PLAYERS: How to make a highlight film and what college coaches look for (Opinion)

Former Capital LB Dorian Etheridge (Photo by Jamie Rhodes of USA Today Sports)

It is no secret. The world of high school football recruiting has changed. Some ways, for the better… some ways, for the worst. We can honestly say one of the best innovations over the last decade is the rise of Hudl. This program and website has given players the freedom to create their own film easily and share it with others. You can guarantee college coaches utilize this as well in their search for athletes. The importance of doing film correctly could truly be the difference in a coach looking into you or quickly closing the tab. Using personal experience within the system as a player and college coach as well a staff who watches hundreds of player film, here is our guide for making a highlight film and what college coaches look for:

Presentation & Editing

Before we get into what specific type of plays to include, let’s hit on your Hudl profile and film edits. First and foremost, create a highlight film! This might seem obvious, but we have seen plenty of college-level players with only snippets from specific games. College recruiting can sometimes come down to chance. Don’t miss an opportunity because you were too lazy to put together a film. Secondly, on this film, make sure it is titled well. There is no direct format, but we find it helpful when positions are included as well as which season highlight it is as well as your class. Example: RB/LB John Smith – Junior Year – Class of 2020. Also, pin your highlight! Sometimes we weren’t aware of a consensus highlight because it was buried under specific game clips or basketball/wrestling clips.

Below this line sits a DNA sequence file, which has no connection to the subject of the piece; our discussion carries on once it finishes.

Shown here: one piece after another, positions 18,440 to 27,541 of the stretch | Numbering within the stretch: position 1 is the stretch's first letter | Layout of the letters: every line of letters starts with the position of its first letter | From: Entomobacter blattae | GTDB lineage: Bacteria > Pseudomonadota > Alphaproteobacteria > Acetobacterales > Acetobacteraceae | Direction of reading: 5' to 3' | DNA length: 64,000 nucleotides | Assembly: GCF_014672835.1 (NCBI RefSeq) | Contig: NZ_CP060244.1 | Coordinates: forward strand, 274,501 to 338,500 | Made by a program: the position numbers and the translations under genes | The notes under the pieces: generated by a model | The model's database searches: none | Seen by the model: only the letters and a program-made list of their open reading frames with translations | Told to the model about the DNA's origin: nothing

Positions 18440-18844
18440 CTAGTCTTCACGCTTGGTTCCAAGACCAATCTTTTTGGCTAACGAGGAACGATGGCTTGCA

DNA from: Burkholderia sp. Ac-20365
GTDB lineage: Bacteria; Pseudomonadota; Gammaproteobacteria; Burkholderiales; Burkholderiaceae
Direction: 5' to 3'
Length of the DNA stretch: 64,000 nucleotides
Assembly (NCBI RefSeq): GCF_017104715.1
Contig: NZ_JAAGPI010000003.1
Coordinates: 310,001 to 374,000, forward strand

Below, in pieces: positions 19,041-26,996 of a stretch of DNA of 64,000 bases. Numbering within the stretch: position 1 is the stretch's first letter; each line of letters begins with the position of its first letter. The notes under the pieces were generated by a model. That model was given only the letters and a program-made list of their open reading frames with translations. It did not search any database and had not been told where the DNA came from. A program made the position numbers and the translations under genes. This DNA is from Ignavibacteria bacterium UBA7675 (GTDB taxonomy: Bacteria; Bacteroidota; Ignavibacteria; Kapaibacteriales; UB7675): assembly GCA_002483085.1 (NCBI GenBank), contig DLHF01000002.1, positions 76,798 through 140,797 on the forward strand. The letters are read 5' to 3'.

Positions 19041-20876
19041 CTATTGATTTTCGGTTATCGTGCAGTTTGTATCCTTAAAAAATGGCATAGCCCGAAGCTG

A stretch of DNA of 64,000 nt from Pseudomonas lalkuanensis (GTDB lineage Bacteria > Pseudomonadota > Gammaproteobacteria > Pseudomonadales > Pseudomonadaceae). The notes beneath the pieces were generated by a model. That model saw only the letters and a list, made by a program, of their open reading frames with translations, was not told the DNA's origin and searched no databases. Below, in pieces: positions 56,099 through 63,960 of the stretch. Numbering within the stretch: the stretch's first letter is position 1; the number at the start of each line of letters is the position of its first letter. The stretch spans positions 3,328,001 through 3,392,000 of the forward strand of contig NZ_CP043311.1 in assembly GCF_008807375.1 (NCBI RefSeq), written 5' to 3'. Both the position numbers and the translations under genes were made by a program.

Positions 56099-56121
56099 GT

Okay, so the coach has found your highlight easily and is well-informed on what position and class you are as well what year they are watching. This can be important because certain errors by a freshman can be overlooked that might not be acceptable for a rising senior. As with most of this, there is not any specific way to have an intro. We would advise to keep it to 1-3 slides so coaches are not waiting one minute before actual film comes up. Remember, they get hundreds of film in their email every day! These slides can include stats (if they help your case), awards outside your team, and especially academics and contact information! Nothing gets a coach more excited than a good GPA and ACT/SAT score.

One last thing before we delve into actual football film digest: trim and target your clips. Imagine a coach dedicating 60 seconds of viewing time to you. Do you really want 3/4 of that to be preplay and postplay nothingness? No! Trim the clips to the start of the play and end. Fit as many plays in this time slot as possible. Also, don’t worry about chronological order. Your first set of plays should be trend setters. Big hits, big runs, explosive plays! First impression matters a lot here. You can make your film 20 minutes long, but we guarantee 95% of watchers won’t go past the first 90 seconds.